• In FIG. 8, a multi-phase flowmeter 1′ according to another embodiment of the present invention includes a mixture liquid density measurement portion 2′, a gas-liquid two-phase flow rate measurement portion 3, and an each-phase flow rate calculating portion 4. The mixture liquid density measurement portion 2′ is provided with a mixture liquid extraction portion 5′ and the density measurement portion 6. The mixture liquid extraction portion 5′ has the orifice 12, the pair of communication pipes 13 (gas-liquid extraction pipes or gas-liquid discharge pipes 13 a and 13 b), the gas-liquid extraction tank 14, the gas-liquid discharge pipe 15, the gas discharge pipe 16, the liquid storage tank 17, the liquid flow rate adjustment valve 19, and a pair of communication pipes 51.
  • The mixture liquid extraction portion 5′ differs from the mixture liquid extraction portion 5 only in the way the gas-liquid extraction tank 14 and the liquid storage tank 17 are connected to each other. That is, the gas-liquid extraction tank 14 and the liquid storage tank 17 are connected to each other by the pair of communication pipes 51 instead of the mixture liquid extraction pipe 28, the connection pipe 30, and the liquid flow rate adjustment valve 18 existing in FIGS. 2 and 3. In the mixture liquid extraction portion 5′, the extraction of gas-liquid and the discharge mainly of gas entraining liquid, generated in the pair of communication pipes 13 (gas-liquid extraction pipes or gas-liquid discharge pipes 13 a and 13 b) and the gas-liquid extraction tank 14, are to be effected in a number of stages. In the mixture liquid extraction portion 5′, the pair of communication pipes and the tank are constructed in a number of stages (In the drawing, the portion corresponding to the pair of communication pipes 51 and the liquid storage tank 17 constitutes the second stage; the number of stages may be three or more), whereby it is possible to send mixture liquid which has attained separation of small bubbles to the density measurement portion 6 (The basic operation and effect are the same as those of the above-mentioned embodiment, and hence a description thereof is omitted).
  • Apart from this, it goes without saying that the present invention allows various modifications without departing from the gist of the invention.
  • For example, the mixture density measurement portion 2 (mixture density measurement portion 2′) may be arranged on the downstream side of the gas-liquid two-phase flow rate measurement portion 3.

Claims (4)

1. A multi-phase flowmeter comprising:
a gas-liquid two-phase flow rate measurement portion for measuring an each-phase flow rate of a gas-liquid two-phase flow in a three-phase flow consisting of gas and two kinds of liquid;
a mixture liquid density measurement portion for measuring a mixture density of mixture liquid as a liquid phase of the gas-liquid two-phase flow; and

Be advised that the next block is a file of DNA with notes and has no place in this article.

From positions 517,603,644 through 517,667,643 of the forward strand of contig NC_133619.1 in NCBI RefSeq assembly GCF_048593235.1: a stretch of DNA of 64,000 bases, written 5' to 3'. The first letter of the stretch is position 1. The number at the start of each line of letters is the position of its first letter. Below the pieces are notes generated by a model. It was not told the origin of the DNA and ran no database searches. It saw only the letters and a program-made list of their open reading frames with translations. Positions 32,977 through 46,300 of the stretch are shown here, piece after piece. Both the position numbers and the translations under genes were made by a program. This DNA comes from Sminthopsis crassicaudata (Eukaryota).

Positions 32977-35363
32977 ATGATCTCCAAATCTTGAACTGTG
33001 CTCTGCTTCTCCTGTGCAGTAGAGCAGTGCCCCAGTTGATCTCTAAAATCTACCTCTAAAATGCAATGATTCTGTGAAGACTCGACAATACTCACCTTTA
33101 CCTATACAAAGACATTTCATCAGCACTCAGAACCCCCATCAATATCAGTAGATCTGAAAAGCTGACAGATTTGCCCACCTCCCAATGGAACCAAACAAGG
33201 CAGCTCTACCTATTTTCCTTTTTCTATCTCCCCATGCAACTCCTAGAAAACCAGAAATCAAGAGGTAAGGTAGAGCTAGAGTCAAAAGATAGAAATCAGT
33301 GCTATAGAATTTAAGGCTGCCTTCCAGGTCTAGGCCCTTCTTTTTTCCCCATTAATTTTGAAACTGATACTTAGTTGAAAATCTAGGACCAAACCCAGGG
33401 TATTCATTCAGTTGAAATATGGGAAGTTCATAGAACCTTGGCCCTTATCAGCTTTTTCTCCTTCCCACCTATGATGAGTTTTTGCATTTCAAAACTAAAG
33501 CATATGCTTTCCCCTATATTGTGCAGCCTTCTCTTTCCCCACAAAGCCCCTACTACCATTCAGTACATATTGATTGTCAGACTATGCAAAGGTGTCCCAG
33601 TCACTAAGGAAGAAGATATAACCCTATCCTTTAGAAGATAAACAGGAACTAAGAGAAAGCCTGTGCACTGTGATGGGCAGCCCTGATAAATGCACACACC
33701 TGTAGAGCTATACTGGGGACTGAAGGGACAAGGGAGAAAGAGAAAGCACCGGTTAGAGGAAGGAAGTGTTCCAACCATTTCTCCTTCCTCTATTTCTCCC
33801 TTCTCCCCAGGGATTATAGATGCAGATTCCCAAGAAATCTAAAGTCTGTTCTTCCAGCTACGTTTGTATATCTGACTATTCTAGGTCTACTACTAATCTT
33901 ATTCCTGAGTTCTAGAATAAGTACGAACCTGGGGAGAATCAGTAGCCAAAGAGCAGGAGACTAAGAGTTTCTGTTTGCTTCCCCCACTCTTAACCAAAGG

an each-phase flow rate calculating portion which obtains a mixing ratio of the mixture liquid from the mixture density and which calculates each flow rate of the mixture liquid from the mixing ratio and the mixture liquid flow rate,
wherein the mixture liquid density measurement portion includes a mixture liquid extraction portion and a density measurement portion connected to the mixture liquid extraction portion,
wherein the mixture liquid extraction portion includes a pressure difference generator provided in a pipe line through which the three-phase flow is passed, a pair of communication pipes connected to upstream and downstream sides of the pressure difference generator, a gas-liquid extraction tank which serves as a place connected to the pair of communication pipes and adapted to take in a part of the three-phase flow and which serves as a place utilizing a change in pressure between input and output sides of the pressure difference generator to forcibly agitate the part of the three-phase flow, a gas-liquid discharge pipe connected to the gas-liquid extraction tank and adapted to discharge gas including the liquid phase, a liquid storage tank connected to the gas-liquid extraction tank and adapted to take in at least the mixture liquid for density measurement required at the density measurement portion and to store the same, and a liquid flow rate adjustment valve provided at least on a downstream side of the liquid storage tank, and
wherein the density measurement portion includes a density measurement portion main body adapted to perform density measurement by using the mixture liquid for density measurement, and a gas-liquid return pipe connected to the density measurement portion main body and the pipe line.
2. A multi-phase flowmeter according to claim 1, wherein the gas-liquid two-phase flow is a slag flow, a bubble flow, or a linear flow.
3. A multi-phase flowmeter according to claim 1, wherein the mixture liquid density measurement portion, or the mixture liquid density measurement portion and the gas-liquid two-phase flow rate measurement portion, are detachable with respect to the pipe line.
4. A multi-phase flowmeter according to claim 2, wherein the mixture liquid density measurement portion, or the mixture liquid density measurement portion and the gas-liquid two-phase flow rate measurement portion, are detachable with respect to the pipe line.
US12/309,349 2006-10-27 2007-08-07 Multiphase flowmeter for measuring each phase flow rate of a three-phase flow consisting of gas and two kinds of liquid Active 2027-11-23 US7827869B2 (en)